I couldn’t accept the idea that a Loving, Forgiving, Merciful God would create us to worship Him and then not want to hear from us directly or not want to accept our prayers without someone else to speak on our behalf.

In Islam, worship is exercised directly between a believer and the Creator. When we supplicate, we do so directly to God. When we prostrate in our daily prayers, we dedicate that prayer to God alone.

Allah (God) is the One who created us, Who Knows what is in our hearts and minds, Who is All-Seeing and Hearing of everything that we go through. For a Muslim, there is no need to send prayers to or through any other person in order for God to answer us.

It’s mentioned in the Quran: “And your Lord says, ‘Call upon Me; I will respond to you.’” (Quran 40:60)

Even when we’ve done wrong, never, ever are we so flawed, broken, or wandering from the path, that we cannot turn things around by speaking directly to God and asking for forgiveness and guidance.

The Prophet Muhammad, peace and blessings be upon him, said that Allah said: “…Whoever draws close to Me by the length of a hand, I will draw close to him by the length of an arm. Whoever draws close to Me by the length of an arm, I will draw close to him by the length of a fathom. Whoever comes to Me walking, I will come to him running. Whoever meets Me with enough sins to fill the earth, not associating any partners with Me, I will meet him with as much forgiveness.” (Hadith Qudsi, Sahih Muslim)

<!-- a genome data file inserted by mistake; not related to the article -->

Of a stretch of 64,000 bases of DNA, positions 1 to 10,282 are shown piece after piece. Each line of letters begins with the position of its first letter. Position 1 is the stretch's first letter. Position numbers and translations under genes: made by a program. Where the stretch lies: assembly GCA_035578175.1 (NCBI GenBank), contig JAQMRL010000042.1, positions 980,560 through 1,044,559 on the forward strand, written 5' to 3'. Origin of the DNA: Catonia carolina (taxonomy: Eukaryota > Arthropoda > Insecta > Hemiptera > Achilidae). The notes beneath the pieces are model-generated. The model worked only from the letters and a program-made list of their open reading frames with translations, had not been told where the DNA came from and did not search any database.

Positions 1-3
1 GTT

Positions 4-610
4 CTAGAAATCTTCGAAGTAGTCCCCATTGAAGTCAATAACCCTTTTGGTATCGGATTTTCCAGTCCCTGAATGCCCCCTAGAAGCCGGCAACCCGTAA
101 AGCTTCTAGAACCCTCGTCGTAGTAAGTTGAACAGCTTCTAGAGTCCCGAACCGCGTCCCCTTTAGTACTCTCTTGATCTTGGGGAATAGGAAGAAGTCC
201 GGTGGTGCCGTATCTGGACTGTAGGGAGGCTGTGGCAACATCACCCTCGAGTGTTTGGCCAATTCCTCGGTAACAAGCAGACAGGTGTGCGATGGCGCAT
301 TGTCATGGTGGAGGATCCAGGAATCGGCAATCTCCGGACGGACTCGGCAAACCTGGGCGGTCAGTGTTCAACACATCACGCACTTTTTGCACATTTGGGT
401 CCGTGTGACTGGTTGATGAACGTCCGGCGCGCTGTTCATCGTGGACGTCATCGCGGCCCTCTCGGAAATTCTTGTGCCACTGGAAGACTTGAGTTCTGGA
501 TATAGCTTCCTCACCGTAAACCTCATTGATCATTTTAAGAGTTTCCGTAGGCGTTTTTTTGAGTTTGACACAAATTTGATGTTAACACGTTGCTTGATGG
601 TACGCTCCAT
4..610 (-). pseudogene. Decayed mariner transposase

If You’re Questioning the Validity of Your Holy Book…

I was nearly a senior in college when I first learned that the Bible had been changed over time. Not just reprinted with more modern translations but physically altered over the centuries. Found parts had been added, other parts had been removed, and to this day historians still question the authenticity of the author/s.